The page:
can do right now, from cooking to building
IKEA furniture," Nov. 25, 2019


Evaluation Engineering

Table of Contents for the Digital Edition of Evaluation Engineering

Editorial: Machine learning boosts electrolyte search
By the Numbers
Industry Report
Vector Network Analyzers: From on-wafer test to breast-cancer detection
High-Speed Digital: Mentor targets hierarchical DFT and automotive safety
Compliance: Conformance and cooperation move 5G forward
Design Automation: EMA Design Automation's Marcano looks to the future of PCB EDA
Tech Focus
Featured Tech
Robotics: Robotics forge their way into the 21st century
Evaluation Engineering - Cover1
Evaluation Engineering - Cover2
Evaluation Engineering - 1
Evaluation Engineering - By the Numbers
Evaluation Engineering - 3
Evaluation Engineering - Industry Report
Evaluation Engineering - 5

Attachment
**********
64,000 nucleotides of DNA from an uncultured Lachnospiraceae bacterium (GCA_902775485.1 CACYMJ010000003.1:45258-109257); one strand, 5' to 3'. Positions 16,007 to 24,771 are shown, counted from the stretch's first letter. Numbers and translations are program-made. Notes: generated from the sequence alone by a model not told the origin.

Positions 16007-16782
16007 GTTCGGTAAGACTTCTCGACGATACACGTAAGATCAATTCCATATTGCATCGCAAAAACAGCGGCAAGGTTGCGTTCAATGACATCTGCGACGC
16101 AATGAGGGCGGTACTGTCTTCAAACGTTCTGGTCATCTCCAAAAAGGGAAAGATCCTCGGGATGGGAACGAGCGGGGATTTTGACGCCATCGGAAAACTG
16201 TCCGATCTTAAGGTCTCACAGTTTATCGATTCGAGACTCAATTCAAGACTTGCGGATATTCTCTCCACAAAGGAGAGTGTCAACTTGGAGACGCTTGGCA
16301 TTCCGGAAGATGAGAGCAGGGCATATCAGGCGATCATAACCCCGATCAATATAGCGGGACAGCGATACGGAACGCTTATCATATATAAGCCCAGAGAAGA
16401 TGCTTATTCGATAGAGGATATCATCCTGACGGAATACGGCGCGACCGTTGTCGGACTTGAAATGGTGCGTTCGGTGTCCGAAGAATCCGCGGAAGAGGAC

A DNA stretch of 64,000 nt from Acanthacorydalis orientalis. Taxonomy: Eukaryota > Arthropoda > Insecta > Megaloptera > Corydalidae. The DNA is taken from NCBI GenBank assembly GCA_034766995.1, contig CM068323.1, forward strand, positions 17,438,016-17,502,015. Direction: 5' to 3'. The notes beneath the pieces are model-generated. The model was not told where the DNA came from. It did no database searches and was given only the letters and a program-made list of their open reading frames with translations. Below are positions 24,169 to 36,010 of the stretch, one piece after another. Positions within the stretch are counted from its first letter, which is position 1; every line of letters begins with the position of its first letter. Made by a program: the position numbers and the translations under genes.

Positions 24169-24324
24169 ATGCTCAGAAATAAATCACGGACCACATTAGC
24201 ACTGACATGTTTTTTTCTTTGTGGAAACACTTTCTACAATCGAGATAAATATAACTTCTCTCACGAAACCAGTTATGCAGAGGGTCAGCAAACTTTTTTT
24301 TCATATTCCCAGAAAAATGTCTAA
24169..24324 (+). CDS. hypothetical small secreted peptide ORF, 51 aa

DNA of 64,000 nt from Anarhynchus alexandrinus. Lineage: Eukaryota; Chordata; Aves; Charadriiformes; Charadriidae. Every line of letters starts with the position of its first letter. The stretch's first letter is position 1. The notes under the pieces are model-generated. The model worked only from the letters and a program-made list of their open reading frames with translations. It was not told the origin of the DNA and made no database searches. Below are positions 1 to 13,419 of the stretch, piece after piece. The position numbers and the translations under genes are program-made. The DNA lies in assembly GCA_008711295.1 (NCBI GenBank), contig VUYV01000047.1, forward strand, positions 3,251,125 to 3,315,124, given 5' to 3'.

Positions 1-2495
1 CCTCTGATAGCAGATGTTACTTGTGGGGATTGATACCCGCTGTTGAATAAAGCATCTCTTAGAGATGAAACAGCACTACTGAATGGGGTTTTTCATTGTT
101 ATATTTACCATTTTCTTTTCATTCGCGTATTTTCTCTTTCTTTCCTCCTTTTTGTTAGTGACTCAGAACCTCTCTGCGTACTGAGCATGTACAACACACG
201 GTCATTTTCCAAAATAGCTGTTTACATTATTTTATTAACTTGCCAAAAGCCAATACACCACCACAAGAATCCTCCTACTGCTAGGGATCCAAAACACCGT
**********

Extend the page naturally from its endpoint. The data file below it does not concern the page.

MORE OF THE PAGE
Evaluation Engineering - Vector Network Analyzers: From on-wafer test to breast-cancer detection
Evaluation Engineering - 7
Evaluation Engineering - 8
Evaluation Engineering - 9
Evaluation Engineering - 10
Evaluation Engineering - 11
Evaluation Engineering - 12
Evaluation Engineering - 13
Evaluation Engineering - 14
Evaluation Engineering - 15
Evaluation Engineering - 16
Evaluation Engineering - 17
Evaluation Engineering - 18
Evaluation Engineering - High-Speed Digital: Mentor targets hierarchical DFT and automotive safety
Evaluation Engineering - 20
Evaluation Engineering - Compliance: Conformance and cooperation move 5G forward
Evaluation Engineering - 22
Evaluation Engineering - 23
Evaluation Engineering - Design Automation: EMA Design Automation's Marcano looks to the future of PCB EDA
Evaluation Engineering - 25
Evaluation Engineering - Tech Focus
Evaluation Engineering - 27
Evaluation Engineering - Featured Tech
Evaluation Engineering - 29
Evaluation Engineering - 30
Evaluation Engineering - 31
Evaluation Engineering - Robotics: Robotics forge their way into the 21st century
Evaluation Engineering - Cover3
Evaluation Engineering - Cover4